Getting to Zero: Mothers Leading the Way to End Pediatric AIDS

12/01/2011 04:43 pm ET | Updated Jan 31, 2012

For Jackline, learning that she was HIV-positive and pregnant wasn't the hardest part of her day. Telling her husband was. She waited until after dinner to break the news, when her husband was likely to be in a good mood. But it didn't help. By the time the neighbors had gathered to see what the shouting was about, Jackline had already been thrown out of the house into the rainy street. Hearing the reason, some of her neighbors joined in the verbal and physical abuse -- others simply closed their doors. It was nothing they hadn't seen before.

Secretary of State Hillary Clinton's recent speech on creating an AIDS-free generation pulls together a comprehensive approach that has the elimination of HIV transmission from a mother to her baby as a central focus. (See the infographic below for more information about prevention of mother-to-child transmission of HIV.) What is remarkable is that Jackline and thousands of women like her are on the front-line, heeding her call to action and bringing her words to life.

As employees of mothers2mothers, mothers living with HIV are trained to educate and support newly-diagnosed pregnant women -- to help them stay healthy and take the necessary steps to avoid transmitting HIV to their babies. In hundreds of clinics across Sub-Saharan Africa, they lead support groups, invite husbands and partners for health education, and coach women on how to disclose their HIV status to family members. They offer a new ideal of what a strong, healthy mother can look like, inspiring women to access and adhere to treatment and follow a complex regimen that can lead to a healthy baby.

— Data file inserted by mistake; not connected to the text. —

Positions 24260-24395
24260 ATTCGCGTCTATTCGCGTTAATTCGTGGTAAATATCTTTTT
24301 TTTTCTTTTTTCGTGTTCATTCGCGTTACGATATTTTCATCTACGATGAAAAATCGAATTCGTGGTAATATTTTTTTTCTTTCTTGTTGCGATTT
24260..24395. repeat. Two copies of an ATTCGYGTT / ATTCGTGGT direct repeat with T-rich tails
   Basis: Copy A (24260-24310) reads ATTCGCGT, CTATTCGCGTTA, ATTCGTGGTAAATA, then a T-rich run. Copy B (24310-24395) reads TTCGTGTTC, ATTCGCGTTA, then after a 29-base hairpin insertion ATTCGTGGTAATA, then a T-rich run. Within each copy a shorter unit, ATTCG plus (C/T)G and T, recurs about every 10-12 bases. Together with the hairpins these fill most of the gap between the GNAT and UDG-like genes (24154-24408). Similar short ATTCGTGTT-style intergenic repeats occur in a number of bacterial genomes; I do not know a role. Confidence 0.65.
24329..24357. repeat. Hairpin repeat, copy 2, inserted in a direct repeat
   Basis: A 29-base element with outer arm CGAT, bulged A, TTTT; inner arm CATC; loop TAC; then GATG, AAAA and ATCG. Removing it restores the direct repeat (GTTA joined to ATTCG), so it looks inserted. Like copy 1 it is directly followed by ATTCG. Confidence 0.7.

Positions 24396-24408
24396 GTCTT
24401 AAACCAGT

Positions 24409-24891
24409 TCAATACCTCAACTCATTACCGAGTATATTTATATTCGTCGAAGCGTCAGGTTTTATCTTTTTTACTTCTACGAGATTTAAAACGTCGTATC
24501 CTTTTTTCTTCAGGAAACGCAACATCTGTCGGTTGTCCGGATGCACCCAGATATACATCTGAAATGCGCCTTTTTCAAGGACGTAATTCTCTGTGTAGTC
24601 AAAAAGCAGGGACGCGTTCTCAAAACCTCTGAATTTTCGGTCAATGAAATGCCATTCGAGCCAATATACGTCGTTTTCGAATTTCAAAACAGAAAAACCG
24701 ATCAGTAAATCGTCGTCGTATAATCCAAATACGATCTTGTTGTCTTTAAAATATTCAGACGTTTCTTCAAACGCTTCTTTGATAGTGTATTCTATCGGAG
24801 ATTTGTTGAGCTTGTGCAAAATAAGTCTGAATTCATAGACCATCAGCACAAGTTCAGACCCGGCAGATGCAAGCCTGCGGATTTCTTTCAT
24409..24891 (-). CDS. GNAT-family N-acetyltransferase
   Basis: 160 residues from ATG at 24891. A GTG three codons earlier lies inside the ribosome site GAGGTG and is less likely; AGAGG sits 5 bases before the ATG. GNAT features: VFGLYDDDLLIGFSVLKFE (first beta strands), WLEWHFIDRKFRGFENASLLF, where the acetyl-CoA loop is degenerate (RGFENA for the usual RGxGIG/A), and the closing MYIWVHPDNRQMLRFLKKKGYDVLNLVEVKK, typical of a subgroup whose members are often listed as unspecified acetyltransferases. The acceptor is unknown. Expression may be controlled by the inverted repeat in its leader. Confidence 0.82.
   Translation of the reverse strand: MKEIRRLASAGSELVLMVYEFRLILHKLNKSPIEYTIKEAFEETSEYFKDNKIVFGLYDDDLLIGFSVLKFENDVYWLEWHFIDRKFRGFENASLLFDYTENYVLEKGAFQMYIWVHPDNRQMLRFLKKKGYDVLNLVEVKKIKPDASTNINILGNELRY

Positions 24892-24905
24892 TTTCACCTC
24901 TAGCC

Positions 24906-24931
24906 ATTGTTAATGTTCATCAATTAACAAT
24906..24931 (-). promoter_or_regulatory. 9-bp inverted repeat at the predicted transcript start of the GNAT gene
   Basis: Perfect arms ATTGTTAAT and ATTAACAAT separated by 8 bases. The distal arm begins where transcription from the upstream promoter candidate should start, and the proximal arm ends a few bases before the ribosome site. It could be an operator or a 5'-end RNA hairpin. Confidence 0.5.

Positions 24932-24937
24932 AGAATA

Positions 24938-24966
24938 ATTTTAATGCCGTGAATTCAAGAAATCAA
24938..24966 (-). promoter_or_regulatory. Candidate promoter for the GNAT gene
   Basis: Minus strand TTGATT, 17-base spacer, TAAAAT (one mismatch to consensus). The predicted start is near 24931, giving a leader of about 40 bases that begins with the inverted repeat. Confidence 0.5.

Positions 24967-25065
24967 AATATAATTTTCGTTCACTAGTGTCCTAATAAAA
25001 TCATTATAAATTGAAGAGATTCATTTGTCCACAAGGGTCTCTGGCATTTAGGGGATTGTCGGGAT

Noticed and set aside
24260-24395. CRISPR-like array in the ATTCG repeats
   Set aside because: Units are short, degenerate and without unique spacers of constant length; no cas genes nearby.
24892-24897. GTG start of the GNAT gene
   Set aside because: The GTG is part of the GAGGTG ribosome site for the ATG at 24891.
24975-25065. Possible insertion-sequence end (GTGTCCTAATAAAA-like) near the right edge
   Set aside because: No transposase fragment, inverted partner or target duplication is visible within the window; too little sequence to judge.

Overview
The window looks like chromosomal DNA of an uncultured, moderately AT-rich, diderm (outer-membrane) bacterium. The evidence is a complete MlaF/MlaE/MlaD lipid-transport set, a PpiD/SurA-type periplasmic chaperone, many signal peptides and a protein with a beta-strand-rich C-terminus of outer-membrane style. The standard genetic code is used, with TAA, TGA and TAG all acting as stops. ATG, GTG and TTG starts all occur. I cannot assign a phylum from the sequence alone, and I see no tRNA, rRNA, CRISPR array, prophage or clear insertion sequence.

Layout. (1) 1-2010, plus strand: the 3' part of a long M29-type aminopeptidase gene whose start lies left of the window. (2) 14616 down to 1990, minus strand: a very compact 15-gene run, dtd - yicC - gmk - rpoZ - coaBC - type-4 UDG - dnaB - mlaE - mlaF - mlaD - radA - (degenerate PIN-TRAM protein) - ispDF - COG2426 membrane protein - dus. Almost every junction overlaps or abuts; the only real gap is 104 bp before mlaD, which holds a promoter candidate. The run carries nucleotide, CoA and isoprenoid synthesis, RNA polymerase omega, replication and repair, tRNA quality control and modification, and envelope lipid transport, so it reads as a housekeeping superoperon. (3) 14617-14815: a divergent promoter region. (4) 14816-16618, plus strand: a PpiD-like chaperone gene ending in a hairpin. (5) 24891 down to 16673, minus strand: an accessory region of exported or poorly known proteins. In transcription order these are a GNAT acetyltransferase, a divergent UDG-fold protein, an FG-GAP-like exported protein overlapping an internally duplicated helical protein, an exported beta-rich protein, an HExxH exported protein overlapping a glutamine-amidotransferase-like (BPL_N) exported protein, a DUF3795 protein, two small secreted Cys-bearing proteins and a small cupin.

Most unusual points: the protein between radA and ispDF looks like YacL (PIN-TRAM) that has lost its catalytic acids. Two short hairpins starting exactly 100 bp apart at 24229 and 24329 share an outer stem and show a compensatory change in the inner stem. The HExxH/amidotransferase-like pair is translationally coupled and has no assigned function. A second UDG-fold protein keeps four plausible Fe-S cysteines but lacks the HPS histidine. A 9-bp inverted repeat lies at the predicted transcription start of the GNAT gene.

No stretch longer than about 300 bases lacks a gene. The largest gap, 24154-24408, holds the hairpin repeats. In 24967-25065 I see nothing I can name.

This past summer, Johnson & Johnson and mothers2mothers brought together a group of these amazing mothers to help them tell their stories not just in their communities, but on a global stage -- and inspire the world to create an AIDS-free generation. Today, Jackline manages a mothers2mothers site at a clinic in Kenya, serves as a global advocate, and most importantly, is the proud mother of a healthy baby girl.

Too often, the focus global health conversations is on vulnerability of women and girls to HIV, on the complex societal factors that place them at greater risk, and on the disproportionate burden borne by them around the world. While these are all elements of her life story, Jackline's leadership is living proof that mothers can lead the way to bringing an end to pediatric AIDS.